It seems like I say this every week, but this is truly Trump’s most evil act yet. I feel ashamed for the country, I feel saddened for those inspiring young people, and I feel angrier than ever at Donald Trump. I am also angry at myself. I take pride in being someone who isn’t capable of hating another human being. But everyday Trump makes me grow closer and closer to that sentiment, and I am frankly afraid of what that would do to my character. To see the president of the country tormenting hundreds of thousands of hardworking Americans and actively using them as a negotiating tactic towards immigration is despicable. As American citizens, as residents, simply, as human beings, we must show how appalled we are by this disgusting act of power and bigotry. There are many steps we can take to help the cause:
Sharing your story
In these tough times, it is easy to be desensitized and indifferent towards issues that don’t directly affect us. It is important for those who are affected the most to share their brave stories in order for people to continue to witness the value of their contributions. DACA has made it possible for undocumented immigrants to work as teachers, firefighters, paramedics, to serve in the military, and to excel in many other fields and professions. Losing these people will absolutely affect all of us. Lets bring more awareness to those stories. Be loud, be vocal, be proud. Don’t let bigotry silence you.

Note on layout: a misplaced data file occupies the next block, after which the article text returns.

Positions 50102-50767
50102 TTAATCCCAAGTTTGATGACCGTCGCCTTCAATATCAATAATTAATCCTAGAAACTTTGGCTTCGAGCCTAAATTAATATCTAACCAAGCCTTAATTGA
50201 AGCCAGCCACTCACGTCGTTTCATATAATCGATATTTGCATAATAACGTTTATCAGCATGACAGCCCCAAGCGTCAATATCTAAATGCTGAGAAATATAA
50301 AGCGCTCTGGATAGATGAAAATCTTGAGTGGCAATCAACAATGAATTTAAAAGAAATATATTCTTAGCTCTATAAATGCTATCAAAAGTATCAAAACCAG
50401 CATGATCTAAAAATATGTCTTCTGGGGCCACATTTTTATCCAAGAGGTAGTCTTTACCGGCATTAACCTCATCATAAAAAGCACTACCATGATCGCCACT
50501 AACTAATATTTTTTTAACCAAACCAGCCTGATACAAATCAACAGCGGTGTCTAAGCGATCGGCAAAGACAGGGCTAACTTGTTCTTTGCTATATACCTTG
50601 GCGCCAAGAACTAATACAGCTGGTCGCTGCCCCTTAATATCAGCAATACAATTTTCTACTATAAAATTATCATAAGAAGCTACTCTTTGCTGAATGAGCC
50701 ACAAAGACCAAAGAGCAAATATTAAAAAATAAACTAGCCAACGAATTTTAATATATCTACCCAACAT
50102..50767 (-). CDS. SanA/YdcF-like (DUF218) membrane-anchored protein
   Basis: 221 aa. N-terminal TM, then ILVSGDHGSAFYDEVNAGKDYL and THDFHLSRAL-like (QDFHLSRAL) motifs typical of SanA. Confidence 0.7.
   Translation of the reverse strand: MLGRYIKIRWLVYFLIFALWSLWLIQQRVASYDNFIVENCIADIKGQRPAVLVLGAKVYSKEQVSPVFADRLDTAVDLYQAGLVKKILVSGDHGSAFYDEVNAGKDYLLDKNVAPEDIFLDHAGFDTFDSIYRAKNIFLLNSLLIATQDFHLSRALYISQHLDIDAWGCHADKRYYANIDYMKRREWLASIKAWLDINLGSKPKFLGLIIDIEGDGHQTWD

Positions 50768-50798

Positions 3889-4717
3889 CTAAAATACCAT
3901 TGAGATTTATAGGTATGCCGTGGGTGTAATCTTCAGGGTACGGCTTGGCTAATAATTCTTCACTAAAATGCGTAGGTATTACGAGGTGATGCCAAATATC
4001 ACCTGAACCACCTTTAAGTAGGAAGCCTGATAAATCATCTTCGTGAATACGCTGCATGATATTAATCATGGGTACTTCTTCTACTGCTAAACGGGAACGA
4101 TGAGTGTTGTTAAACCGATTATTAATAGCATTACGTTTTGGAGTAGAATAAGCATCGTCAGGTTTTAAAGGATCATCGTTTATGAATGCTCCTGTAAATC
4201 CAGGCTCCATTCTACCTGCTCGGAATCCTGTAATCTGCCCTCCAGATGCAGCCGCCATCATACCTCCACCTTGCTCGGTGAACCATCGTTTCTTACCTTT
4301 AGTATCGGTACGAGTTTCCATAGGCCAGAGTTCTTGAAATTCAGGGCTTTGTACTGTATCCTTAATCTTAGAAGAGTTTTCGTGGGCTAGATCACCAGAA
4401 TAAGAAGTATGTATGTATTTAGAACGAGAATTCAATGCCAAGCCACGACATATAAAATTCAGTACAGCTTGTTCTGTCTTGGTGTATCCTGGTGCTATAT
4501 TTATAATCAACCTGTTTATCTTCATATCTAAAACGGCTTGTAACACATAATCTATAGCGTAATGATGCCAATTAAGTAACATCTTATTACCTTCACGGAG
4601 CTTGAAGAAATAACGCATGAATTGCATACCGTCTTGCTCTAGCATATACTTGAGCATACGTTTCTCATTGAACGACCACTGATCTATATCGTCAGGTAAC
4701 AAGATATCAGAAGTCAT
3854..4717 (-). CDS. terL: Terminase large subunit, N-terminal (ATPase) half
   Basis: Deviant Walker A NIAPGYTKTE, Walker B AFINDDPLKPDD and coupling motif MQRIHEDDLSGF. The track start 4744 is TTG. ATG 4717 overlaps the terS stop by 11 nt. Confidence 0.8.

Participate in local events
Getting involved locally is an amazing way to show your support towards DACA and the Dreamers. Start by contacting your local organizations that work with immigrant rights and issues. Stay up to date on social media and share any upcoming events with your followers. A great resource is this website that connects you to local DACA-related events.
Contact your representatives
Congress is now the last hope for the Dreamers. It’s our responsibility to pressure elected representatives to pass legislation that will protect DACA recipients form deportation. The 5Calls website is my favorite helpful tool to contact my representatives. It allows you to chose your location and directs you to issues affecting it or you can also look for the issue independently. Then it will give you the right number to call along with a script that helps you get your message across.
The “United We Dream” website breaks down several petitions you can sign depending on your state to continue defending DACA.
Ultimately, this is about defending the rights of people who represent everything that is great about this country. The attack that they were subjected to is unprecedented, cruel, and undeserving. I am not just going to sit here and watch this unfold. I urge all of you to do your part and keep the dream alive. And to all my Dreamers out there, I cant even imagine how you must feel. All those feelings are valid. You should allow yourself to cry, to scream, to be angry. But most of all, allow yourself to continue being as strong as you have been day-in and day-out. Despite what the current administration might say, we value your contributions, we value your characters, and we will continue to fight for you.